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Atlas App Services has several guidelines to keep in mind when architecting how your tools and clients interact with MongoDB through App Services. Keep this guidance in mind when deciding how to structure queries, selecting which CRUD and aggregation operations to use, and determining how to handle concurrent workloads.
For security reasons, only a subset of aggregation pipeline stages are supported in user functions.
For a list of pipeline stages that are available and their allowed function context, see Aggregation.
When data is bulk/batch loaded into MongoDB Atlas, you may see a delay in data appearing on devices while Atlas App Services processes changes.
You can link a Data Lake to your app as a MongoDB data source. However, there are some caveats to keep in mind when working with a Data Lake:
- Data Lakes do not support write operations.
- You can only access a Data Lake from a system function.
- You cannot connect to a Data Lake via the wire protocol.
- You cannot define roles and permissions for a Data Lake.
- You cannot set a read preference for a linked Data Lake.
- You cannot create a database trigger on a Data Lake.
- You cannot use a Data Lake as your app's synced cluster.
You can link a serverless instance to your app as a MongoDB data source. However, serverless instances do not currently support change streams, so the following features are limited:
Atlas Device Sync does not currently support sharded MongoDB Atlas clusters. However, you can add a sharded cluster as a data source and access it from a function.
App Services limits the total number of change streams open against a given
cluster across all Apps based on the cluster's size. It also limits the
number of client applications that can concurrently listen for changes using
watch() and Sync. The
following table lists the limitations for each cluster size:
Maximum Number of Change Streams
Maximum Number of Concurrent Listening Clients
Free Tier (
Shared Clusters (
Small, Dedicated Clusters (
Standard Clusters (
Standard Clusters (
High-Power Clusters (
100000 (Contact Support for Additional Usage)
To minimize the number of concurrent listening clients and open change streams:
- Start Watch and Sync operations only when necessary. Close any open Watch and Sync streams immediately when they're no longer necessary.
- Avoid data models that require you to Watch or Sync an unbounded number of collections.
App Services does not support any database commands in the Client SDKs or Functions. You can, however, call a limited subset of database commands when when connected to a MongoDB cluster over the wire protocol. For a list of supported commands, see Database Commands.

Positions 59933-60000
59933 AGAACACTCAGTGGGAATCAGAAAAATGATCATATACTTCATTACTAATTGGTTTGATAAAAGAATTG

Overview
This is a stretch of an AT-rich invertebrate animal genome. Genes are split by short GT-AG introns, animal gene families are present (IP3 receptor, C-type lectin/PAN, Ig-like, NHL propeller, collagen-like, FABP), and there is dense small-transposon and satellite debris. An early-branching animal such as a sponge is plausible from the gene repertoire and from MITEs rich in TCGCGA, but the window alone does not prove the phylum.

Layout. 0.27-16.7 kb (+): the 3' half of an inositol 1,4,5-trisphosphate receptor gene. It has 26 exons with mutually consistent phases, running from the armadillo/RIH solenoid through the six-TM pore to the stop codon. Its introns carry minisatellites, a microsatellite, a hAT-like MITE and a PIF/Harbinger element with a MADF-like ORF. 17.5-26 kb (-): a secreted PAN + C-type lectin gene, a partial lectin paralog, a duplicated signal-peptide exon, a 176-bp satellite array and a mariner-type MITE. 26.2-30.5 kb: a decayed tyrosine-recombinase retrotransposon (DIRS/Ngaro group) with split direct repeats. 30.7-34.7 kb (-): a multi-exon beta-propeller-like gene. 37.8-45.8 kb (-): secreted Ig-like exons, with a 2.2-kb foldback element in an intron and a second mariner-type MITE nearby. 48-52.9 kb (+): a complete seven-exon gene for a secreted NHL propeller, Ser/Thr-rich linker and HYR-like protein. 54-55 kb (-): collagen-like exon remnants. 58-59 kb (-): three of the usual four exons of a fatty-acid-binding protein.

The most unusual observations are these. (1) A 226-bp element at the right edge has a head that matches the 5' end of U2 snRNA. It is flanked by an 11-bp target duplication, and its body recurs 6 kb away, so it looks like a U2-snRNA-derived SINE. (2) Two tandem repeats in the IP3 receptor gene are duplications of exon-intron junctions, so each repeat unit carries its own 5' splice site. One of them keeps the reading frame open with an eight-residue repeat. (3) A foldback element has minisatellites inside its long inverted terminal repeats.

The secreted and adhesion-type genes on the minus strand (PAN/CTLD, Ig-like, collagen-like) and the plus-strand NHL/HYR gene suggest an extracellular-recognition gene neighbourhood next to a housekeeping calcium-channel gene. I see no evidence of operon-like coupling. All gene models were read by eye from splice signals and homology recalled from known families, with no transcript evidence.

You can access most of the CRUD and Aggregation functionality of MongoDB version 3.6 with the MongoDB service; however, Atlas App Services does not support all operations and features available in standard tools and clients. For a list of specific MongoDB operations that are available when you connect to MongoDB through App Services, see the CRUD & Aggregation API reference.
Atlas Device Sync requires MongoDB Atlas clusters to run MongoDB 4.4.0 or greater.
App Services supports all query options in system functions. App Services does not support certain options for CRUD operations run from user functions. For a list of specific options that are available when you connect to MongoDB through App Services, see Query Options.
MongoDB queries executed through App Services can return a maximum of 50,000 documents. If you need to return more documents, consider paginating your query.
Atlas App Services limits request traffic to 5,000 concurrent requests. Any requests made beyond this limit return an HTTP response status code of 429 - Too Many Requests. You can request a higher limit by filing a support ticket.
App Services enforces a 25MB maximum file size constraint on static hosting.
- Atlas App Services supports up to 30 users concurrently writing data to an underlying MongoDB document. With more than 30 concurrent writers, you may see delays in syncing or conflict resolution.
- Frontend clients reading from a global realm can scale past tens of thousands of concurrent users.
When you intend to have many concurrent writers, have each writer work on a separate document.